Tuesday August 4, 2020
By Conor Gallagher
Corruption and terror are key obstacles to progress in the country for Irish Coast Guard chief
Irish Coast Guard director and head of mission for EUCap in Somalia Chris Reynolds (right) speaking with officials in Mogadishu earlier this year ahead of the Covid-19 outbreak.
When Irish Coast Guard director Chris Reynolds goes about his business, he is at all times accompanied by at least two armoured vehicles and a small platoon of armed bodyguards.
These are not the typical transport arrangements for Coast Guard officials. But Reynolds’ current role is anything but typical.
Since September 2019, the Dublin man has served as Head of Mission for EUCap, the EU’s mission to rebuild the rule of law in Somalia, with particular focus on building up a maritime policing capacity.
“The risk here is so high. We take it very, very seriously,” said Reynolds, speaking from EUCap’s compound in the “Green Zone” – Mogadishu International Airport.
The compound is protected by a line of Somali troops, a line of African Union troops and internally by a private security company. Even then, it is still regularly attacked with mortars by al-Shabaab, a terrorist group allied to al-Qaeda.
“When we go outside, we go as a convoy. We use local security at front and behind and we have at least two armoured vehicles with our own armoured people inside. They could take a couple of rounds but a big explosion would be different. We don’t get out of the vehicles until inside another compound.”
Reynolds, who was awarded the EU’s military support medal earlier this month, laughs when asked whether his family joined him in Mogadishu after he was seconded from the Irish Coast Guard.“Oh God no. You couldn’t bring your family.”
The Terenure man is one of five Irish people on the EUCap mission and the first Irish head of an EU civilian capacity-building operation.
Being Irish has its advantages in building relationships in the war-torn country.“It can open a lot of doors and make people relaxed. Ireland has a special place when it comes to working in places like Africa.
Trouble with our neighbours’
“The Somalis are the Irish of Africa,” he continues, recalling a quote from the 19th-century explorer Richard Burton. “Surrounded by beautiful waters, a history of famine, a history of migration. And we always have trouble with our neighbours.”
His past experience as an officer in the Irish Naval Service has also helped and he would welcome more Defence Forces members on his 111-strong team.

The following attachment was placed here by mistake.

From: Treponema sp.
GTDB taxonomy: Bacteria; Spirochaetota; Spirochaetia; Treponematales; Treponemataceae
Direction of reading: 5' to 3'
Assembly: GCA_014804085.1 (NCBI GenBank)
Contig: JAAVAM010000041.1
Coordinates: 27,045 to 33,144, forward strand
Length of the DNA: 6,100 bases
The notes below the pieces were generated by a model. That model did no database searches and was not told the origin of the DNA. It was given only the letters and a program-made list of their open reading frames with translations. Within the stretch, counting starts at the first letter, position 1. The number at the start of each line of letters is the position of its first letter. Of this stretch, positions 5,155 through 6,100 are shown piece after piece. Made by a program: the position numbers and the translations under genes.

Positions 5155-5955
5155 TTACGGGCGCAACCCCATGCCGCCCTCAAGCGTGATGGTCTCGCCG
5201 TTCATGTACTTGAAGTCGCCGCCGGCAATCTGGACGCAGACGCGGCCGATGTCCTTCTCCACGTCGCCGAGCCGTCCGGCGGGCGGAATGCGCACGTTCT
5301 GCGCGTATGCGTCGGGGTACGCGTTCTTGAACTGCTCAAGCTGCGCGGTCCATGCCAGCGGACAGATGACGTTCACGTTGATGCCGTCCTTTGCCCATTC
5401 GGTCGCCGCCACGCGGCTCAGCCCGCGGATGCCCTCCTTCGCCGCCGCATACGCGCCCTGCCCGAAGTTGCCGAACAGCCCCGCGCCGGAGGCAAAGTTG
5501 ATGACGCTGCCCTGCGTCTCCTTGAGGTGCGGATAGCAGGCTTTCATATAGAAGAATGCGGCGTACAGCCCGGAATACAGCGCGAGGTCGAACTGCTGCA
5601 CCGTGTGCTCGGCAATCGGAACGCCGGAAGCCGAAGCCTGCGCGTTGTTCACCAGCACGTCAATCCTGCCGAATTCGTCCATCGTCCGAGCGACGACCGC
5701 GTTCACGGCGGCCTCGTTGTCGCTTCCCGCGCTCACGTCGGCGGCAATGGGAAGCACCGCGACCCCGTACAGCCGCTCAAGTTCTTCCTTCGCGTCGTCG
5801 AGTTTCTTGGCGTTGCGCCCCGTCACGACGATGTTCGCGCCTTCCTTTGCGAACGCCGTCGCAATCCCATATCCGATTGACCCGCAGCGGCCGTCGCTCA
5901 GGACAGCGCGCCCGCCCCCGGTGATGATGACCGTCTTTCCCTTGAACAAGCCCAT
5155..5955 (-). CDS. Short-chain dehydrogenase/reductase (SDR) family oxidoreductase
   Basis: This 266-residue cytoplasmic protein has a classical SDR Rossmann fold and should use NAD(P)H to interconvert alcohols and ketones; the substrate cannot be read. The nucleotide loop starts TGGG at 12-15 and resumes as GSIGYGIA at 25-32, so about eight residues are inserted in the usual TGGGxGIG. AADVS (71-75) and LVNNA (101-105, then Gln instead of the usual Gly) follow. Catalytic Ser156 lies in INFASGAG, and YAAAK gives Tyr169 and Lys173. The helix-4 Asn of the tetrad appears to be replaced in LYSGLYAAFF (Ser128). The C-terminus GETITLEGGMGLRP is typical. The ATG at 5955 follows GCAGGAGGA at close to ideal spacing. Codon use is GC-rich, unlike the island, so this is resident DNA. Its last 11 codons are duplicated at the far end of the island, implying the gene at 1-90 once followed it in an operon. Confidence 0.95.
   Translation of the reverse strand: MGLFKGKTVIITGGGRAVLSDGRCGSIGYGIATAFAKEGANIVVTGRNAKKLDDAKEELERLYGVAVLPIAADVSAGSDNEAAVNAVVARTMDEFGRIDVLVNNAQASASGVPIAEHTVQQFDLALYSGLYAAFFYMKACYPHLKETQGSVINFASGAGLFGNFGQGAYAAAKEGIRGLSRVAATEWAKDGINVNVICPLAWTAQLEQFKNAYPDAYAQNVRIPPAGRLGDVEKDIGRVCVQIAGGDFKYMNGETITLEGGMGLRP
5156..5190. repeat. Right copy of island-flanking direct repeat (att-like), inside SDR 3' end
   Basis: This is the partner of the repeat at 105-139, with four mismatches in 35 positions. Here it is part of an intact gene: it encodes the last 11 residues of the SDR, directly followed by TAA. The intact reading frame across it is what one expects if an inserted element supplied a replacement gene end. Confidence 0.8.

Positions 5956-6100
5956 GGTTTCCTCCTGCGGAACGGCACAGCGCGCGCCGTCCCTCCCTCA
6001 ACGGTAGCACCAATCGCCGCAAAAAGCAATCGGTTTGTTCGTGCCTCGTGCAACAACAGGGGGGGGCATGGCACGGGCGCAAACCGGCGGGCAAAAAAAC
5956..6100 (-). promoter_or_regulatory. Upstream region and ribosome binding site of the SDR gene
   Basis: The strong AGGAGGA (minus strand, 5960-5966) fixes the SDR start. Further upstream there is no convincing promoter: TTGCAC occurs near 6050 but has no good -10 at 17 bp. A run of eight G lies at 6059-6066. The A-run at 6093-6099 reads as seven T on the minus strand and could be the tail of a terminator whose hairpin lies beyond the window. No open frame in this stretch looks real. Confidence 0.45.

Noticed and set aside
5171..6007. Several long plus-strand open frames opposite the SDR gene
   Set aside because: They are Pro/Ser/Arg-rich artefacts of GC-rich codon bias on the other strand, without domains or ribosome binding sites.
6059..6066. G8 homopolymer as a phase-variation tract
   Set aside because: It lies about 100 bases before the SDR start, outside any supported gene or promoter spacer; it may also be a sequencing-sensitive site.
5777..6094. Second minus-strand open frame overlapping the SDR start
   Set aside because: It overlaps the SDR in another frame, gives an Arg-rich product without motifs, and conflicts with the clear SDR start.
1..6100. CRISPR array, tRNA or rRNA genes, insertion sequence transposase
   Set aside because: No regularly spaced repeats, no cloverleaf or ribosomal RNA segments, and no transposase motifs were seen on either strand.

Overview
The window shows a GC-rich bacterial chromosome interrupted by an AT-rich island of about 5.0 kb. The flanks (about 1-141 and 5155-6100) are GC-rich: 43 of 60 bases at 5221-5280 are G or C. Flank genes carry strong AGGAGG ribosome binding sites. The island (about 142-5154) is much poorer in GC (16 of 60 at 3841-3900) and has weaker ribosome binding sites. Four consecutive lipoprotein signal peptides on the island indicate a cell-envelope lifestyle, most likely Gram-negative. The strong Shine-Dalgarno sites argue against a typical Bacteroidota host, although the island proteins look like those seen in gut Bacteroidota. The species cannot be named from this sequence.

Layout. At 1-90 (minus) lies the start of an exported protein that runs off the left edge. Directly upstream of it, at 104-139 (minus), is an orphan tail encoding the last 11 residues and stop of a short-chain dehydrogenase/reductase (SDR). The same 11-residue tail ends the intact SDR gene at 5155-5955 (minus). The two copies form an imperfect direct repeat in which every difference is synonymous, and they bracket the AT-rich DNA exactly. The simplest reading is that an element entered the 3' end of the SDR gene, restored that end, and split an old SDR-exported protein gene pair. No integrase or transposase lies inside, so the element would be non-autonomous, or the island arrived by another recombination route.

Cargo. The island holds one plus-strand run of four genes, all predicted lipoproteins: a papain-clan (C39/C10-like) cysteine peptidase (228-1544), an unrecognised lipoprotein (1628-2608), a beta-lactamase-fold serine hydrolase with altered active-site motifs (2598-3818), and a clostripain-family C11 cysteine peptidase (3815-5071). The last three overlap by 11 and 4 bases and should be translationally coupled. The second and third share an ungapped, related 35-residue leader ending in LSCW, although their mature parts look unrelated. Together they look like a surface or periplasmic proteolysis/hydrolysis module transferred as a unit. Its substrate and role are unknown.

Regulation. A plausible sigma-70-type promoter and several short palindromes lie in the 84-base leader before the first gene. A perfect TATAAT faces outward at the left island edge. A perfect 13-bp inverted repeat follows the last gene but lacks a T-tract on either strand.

“It would be fantastic to get a Navy guy here. The Irish Navy is absolutely ideally suited. They do a lot of Coast Guard functions like fisheries protection, drug interdiction, security and safety. And they are extremely well trained.
“I recognise they have recruiting problems at the moment but maybe with Simon Coveney as Minister for Defence as well as Foreign Affairs, you never know.”
When Irish people think of Somalia, if they think of it at all, it is most likely piracy that comes to mind. Indeed, the main aim of EUCap’s predecessor mission Nestor was the suppression of the piracy which has plagued the horn of Africa in recent decades.
Today, according to Reynolds,“piracy is well suppressed”. This was achieved by giving Somalis reasons not to tolerate it. This includes building up ports, the fishing industry and the rule of law.“You don’t chase pirates, you chase politicians,” he says.
Much of this is mundane-sounding work, like helping to pass maritime legislation and establish maritime courts.
Chris Reynolds (centre) at a meeting in Mogadishu with various officials in January of this year.
Reynolds says his most difficult task is the establishment of a“blue water” coast guard to patrol Somalia’s resource-rich waters. Other jobs include setting up a“brown water” policing capability to protect the ports, and the establishment of a military-style police force to aid in the fight against al-Shabaab.
Measures such as these will allow Somalia to“regain its place as a sovereign nation” after almost three decades of civil war, he says.
Rather than piracy, the biggest obstacle to progress currently is al-Shabaab.
“Mogadishu is still very, very dangerous. There are a lot of close-quarters assassinations. We had a vehicle-borne IED just the other day,” he says.
The other, related, issue is that of corruption, which Reynolds says is a“way of life” in Somalia.“In many ways you can’t blame the Somalis. It was the way they survived. And al-Shabaab are at the route of all corruption. It’s endemic.”
The historic lack of a strong central government can also frustrate reform efforts.“You think you have a grasp on what’s going on, you think you’re moving forward, then all the pieces change. The guy you’re dealing with is swapped to another job and suddenly no one is responding to our phone calls.”
Nevertheless, he is cautiously hopeful about the future. Reynolds has been in Somalia in various positions for four years now.“It is a positive trend but you have to be here for four years to see the positive trend. If you’re here for six or eight months you can’t see it.”
Although the country is still extremely dangerous, violence has decreased and economic life has started to return to the streets of the capital, he says.
Reynolds’s term is up at the end of the year. He says if his mandate is renewed he will have to consult with his family and the Irish Government before deciding to stay on.“I think if it was offered I would be very open to seeing this out. I think we’re making a difference.”